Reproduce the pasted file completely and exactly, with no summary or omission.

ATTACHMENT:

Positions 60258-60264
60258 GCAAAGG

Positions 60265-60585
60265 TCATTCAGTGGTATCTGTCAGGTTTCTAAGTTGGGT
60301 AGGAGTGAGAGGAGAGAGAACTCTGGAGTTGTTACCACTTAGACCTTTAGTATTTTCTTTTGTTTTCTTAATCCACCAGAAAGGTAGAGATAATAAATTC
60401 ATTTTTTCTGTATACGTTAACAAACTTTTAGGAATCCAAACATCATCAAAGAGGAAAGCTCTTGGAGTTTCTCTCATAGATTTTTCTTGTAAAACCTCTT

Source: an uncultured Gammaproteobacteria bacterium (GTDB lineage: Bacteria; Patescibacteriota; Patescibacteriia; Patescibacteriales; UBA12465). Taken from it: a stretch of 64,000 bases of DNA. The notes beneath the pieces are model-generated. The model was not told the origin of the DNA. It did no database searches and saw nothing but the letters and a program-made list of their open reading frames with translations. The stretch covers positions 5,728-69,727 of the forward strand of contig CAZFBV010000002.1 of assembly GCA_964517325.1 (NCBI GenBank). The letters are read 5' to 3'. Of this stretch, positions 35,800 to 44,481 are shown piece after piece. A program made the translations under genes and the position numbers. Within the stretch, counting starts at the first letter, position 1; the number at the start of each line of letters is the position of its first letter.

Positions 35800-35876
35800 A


Positions 60258-60264
60258 GCAAAGG

Positions 60265-60585
60265 TCATTCAGTGGTATCTGTCAGGTTTCTAAGTTGGGT
60301 AGGAGTGAGAGGAGAGAGAACTCTGGAGTTGTTACCACTTAGACCTTTAGTATTTTCTTTTGTTTTCTTAATCCACCAGAAAGGTAGAGATAATAAATTC
60401 ATTTTTTCTGTATACGTTAACAAACTTTTAGGAATCCAAACATCATCAAAGAGGAAAGCTCTTGGAGTTTCTCTCATAGATTTTTCTTGTAAAACCTCTT

Source: an uncultured Gammaproteobacteria bacterium (GTDB lineage: Bacteria; Patescibacteriota; Patescibacteriia; Patescibacteriales; UBA12465). Taken from it: a stretch of 64,000 bases of DNA. The notes beneath the pieces are model-generated. The model was not told the origin of the DNA. It did no database searches and saw nothing but the letters and a program-made list of their open reading frames with translations. The stretch covers positions 5,728-69,727 of the forward strand of contig CAZFBV010000002.1 of assembly GCA_964517325.1 (NCBI GenBank). The letters are read 5' to 3'. Of this stretch, positions 35,800 to 44,481 are shown piece after piece. A program made the translations under genes and the position numbers. Within the stretch, counting starts at the first letter, position 1; the number at the start of each line of letters is the position of its first letter.

Positions 35800-35876
35800 A